3D Integration: A Revolution in Design

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3D Bonding and Yield

The final 3D IC fabrication issue facing semiconductor engineers is manufacturing yield and testing. The 3D stack can be assembled at the wafer scale, before testing, or at the tested die level. The wafer to wafer bonding technique assembles whole wafers to each other resulting in high manufacturing throughput [11]. Afterwards, the processed wafers are sliced and tested. Overall, wafer to wafer bonding should have a positive effect on yield if designers use 3D integration to reduce the size of each individual die.

Wafer to wafer bonding of large dice has a detrimental effect on yield, since as more wafers are stacked together, the more likely the whole chip stack is to be ruined by one bad layer. Assuming that the stacked dice are about the same size, with a die yield of 80%, a two die stack will yield at 64%, not counting stacks lost due to attachment. So designers are not likely to view as 3D integration as a tool to substantially increase die size for integrated circuits.

However, the resulting stacked dice do not need to be of equal size. If the designers stack two dice that are about half the size of the original integrated circuit, yields will actually improve. Specifically, breaking a planar die into multiple smaller pieces will increase the yield of the smaller dice, since more candidate dice can fit in a given wafer. Because there are more candidate dice per wafer, the number of defects (which should be roughly constant), will effect a smaller percentage of the overall number of candidate dice. Figure 9 below illustrates the benefits of wafer to wafer bonding on yield for a simple two layer stack. Note that the benefits of additional stacks decreases (even with perfectly sub-divisible integrated circuits) and eventually will reduce yield because the attachment process is not perfect. For example, a 100 layer stack of 1mm2 dice would certainly have lower yields than 100 wafers of 100mm2 integrated circuits. In reality, the optimal number of stacks depends on evenly dividing integrated circuits, and the yield of the attachment process.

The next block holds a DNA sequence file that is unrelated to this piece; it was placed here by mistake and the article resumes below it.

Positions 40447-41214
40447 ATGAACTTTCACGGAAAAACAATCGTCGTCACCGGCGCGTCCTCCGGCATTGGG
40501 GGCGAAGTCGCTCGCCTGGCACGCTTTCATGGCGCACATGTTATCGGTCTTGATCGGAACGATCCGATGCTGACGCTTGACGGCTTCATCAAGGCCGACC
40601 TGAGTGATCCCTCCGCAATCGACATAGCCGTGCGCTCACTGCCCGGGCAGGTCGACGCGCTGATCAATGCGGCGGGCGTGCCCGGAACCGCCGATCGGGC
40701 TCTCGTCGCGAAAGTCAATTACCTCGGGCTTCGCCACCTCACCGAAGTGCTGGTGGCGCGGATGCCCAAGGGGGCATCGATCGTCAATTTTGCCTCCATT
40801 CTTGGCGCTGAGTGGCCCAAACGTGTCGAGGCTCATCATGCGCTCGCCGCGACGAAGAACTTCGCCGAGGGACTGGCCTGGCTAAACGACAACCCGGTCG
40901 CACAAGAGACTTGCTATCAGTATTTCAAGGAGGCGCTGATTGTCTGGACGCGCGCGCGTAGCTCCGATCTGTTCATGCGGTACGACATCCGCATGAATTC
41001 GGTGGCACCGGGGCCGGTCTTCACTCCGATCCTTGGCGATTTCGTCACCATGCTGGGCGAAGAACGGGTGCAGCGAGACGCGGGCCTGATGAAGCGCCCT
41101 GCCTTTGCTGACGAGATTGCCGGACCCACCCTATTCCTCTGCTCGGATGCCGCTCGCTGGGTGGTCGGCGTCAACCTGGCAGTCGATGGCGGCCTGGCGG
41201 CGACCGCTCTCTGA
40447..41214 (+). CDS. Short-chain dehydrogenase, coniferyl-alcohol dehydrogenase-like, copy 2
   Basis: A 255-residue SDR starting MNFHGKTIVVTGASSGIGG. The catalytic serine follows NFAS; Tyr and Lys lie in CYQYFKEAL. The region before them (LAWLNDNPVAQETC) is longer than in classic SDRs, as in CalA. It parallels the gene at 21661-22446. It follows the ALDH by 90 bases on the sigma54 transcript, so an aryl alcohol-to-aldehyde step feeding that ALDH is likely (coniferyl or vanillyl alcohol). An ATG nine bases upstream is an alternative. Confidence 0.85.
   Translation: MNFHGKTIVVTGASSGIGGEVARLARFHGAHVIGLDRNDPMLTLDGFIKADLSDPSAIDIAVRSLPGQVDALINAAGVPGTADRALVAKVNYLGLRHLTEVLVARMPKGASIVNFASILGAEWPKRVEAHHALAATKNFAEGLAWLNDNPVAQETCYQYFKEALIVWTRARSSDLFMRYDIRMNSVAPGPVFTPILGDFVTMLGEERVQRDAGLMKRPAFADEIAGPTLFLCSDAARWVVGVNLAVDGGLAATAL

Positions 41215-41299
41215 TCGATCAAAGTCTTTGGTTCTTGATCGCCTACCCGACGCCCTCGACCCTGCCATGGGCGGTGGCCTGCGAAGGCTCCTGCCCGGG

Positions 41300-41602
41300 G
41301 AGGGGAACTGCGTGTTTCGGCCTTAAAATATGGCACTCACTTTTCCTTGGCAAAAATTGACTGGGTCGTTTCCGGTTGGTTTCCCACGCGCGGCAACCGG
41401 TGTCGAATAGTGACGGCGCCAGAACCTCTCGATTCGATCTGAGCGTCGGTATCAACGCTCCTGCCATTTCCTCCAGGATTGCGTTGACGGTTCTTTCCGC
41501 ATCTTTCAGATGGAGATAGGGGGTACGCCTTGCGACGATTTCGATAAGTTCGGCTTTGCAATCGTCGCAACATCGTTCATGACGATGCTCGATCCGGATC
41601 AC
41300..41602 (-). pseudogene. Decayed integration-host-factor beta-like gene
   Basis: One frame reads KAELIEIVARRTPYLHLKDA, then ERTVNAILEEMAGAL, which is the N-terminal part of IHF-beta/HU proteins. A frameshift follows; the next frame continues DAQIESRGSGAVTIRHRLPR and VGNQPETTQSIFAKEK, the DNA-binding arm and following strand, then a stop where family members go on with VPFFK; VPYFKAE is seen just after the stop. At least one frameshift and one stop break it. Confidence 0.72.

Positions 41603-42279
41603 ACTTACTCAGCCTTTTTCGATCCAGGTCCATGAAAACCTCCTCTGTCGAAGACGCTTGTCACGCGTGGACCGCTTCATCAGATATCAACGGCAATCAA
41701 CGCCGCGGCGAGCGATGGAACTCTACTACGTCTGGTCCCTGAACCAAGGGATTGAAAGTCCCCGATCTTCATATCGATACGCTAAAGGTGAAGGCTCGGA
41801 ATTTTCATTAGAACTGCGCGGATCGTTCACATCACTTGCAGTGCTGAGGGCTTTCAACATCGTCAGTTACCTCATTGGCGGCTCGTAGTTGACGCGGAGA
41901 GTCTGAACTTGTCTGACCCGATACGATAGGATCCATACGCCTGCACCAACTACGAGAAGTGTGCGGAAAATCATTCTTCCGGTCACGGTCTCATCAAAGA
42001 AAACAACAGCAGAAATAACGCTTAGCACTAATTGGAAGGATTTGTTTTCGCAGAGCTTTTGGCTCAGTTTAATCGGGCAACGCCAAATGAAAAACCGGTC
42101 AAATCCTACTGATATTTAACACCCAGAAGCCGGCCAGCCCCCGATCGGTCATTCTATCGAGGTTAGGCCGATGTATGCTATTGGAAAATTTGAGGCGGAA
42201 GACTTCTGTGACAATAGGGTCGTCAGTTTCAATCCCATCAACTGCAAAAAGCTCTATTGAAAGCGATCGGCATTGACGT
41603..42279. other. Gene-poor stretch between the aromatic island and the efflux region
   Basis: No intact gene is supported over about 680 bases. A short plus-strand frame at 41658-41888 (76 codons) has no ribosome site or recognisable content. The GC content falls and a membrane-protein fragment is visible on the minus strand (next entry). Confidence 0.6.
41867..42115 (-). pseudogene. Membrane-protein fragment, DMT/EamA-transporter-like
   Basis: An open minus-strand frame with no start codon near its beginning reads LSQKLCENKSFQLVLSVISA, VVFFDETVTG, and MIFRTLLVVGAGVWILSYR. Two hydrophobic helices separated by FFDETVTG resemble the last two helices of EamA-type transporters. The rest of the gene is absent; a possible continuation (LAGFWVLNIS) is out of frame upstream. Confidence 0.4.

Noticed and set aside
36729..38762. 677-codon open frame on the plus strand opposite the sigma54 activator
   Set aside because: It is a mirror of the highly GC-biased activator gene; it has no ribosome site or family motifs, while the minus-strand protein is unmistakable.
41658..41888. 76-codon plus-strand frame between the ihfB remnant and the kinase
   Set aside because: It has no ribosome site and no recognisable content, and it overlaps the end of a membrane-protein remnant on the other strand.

Figure 9 – Yield impact of wafer to wafer bonding

Die to die bonding stacks known good quality dice together; ensuring manufacturing yield is controlled at a sufficiently high level before attachment. The manufacturing throughput is reduced since individual die are processed rather than whole wafers. However, the yields are higher than wafer to wafer bonding. In the example in Figure 9, a two layer stack with 2 defects per wafer produced 24 out of 28 good stacks, for wafer to wafer bonding. Assuming the same situation, die to die bonding would have even better yields, 26 out of 28 good stacks.

The overall impact of 3D integration is that the sweet spot for integrated circuits is likely to change a bit. Executives from Intel and AMD have noted that generally, 100-160mm2 is ideal for high volume microprocessors. With 3D integration, the sweet spot is likely to change to 50-80mm2 for two layer stacks, or 33-53mm2 for a three layer stack, etc. The overall area for integrated circuits will probably stay the same or slightly increase, but the area for a given layer will decrease substantially.

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